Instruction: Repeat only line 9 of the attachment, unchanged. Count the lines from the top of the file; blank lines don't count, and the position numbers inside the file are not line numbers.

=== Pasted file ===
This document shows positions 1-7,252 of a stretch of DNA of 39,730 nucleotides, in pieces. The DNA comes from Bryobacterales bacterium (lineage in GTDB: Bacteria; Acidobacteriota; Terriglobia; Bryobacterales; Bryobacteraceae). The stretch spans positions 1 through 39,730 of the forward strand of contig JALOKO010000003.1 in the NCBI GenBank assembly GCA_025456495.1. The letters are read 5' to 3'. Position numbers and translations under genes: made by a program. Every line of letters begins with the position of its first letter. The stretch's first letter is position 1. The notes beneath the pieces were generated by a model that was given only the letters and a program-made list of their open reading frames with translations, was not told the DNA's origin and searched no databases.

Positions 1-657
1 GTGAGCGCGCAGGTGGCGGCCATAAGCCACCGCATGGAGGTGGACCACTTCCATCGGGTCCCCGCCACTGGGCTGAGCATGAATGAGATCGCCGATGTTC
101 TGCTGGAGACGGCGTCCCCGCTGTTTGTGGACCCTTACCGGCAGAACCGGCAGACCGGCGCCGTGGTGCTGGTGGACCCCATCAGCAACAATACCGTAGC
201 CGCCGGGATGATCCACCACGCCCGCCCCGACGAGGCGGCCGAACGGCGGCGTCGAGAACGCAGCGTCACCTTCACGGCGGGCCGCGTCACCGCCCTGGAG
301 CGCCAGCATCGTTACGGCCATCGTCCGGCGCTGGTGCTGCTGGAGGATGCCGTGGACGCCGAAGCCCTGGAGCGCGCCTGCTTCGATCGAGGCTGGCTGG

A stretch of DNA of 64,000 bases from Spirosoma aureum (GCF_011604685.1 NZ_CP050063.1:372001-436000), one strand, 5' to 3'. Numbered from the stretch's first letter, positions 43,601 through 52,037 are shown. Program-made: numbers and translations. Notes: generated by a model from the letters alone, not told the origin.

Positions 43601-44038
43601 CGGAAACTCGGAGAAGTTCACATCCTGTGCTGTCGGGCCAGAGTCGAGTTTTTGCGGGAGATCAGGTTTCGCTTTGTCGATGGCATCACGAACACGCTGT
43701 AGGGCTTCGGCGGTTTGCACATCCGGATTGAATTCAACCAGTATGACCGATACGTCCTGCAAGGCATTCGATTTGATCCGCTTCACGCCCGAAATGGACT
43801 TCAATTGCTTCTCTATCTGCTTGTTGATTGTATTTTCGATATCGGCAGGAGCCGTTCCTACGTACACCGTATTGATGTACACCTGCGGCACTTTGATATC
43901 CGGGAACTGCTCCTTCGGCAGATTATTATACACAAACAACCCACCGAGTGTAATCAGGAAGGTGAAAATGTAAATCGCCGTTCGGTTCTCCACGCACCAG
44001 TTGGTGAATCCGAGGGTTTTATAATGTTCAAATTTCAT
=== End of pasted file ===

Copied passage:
43601 CGGAAACTCGGAGAAGTTCACATCCTGTGCTGTCGGGCCAGAGTCGAGTTTTTGCGGGAGATCAGGTTTCGCTTTGTCGATGGCATCACGAACACGCTGT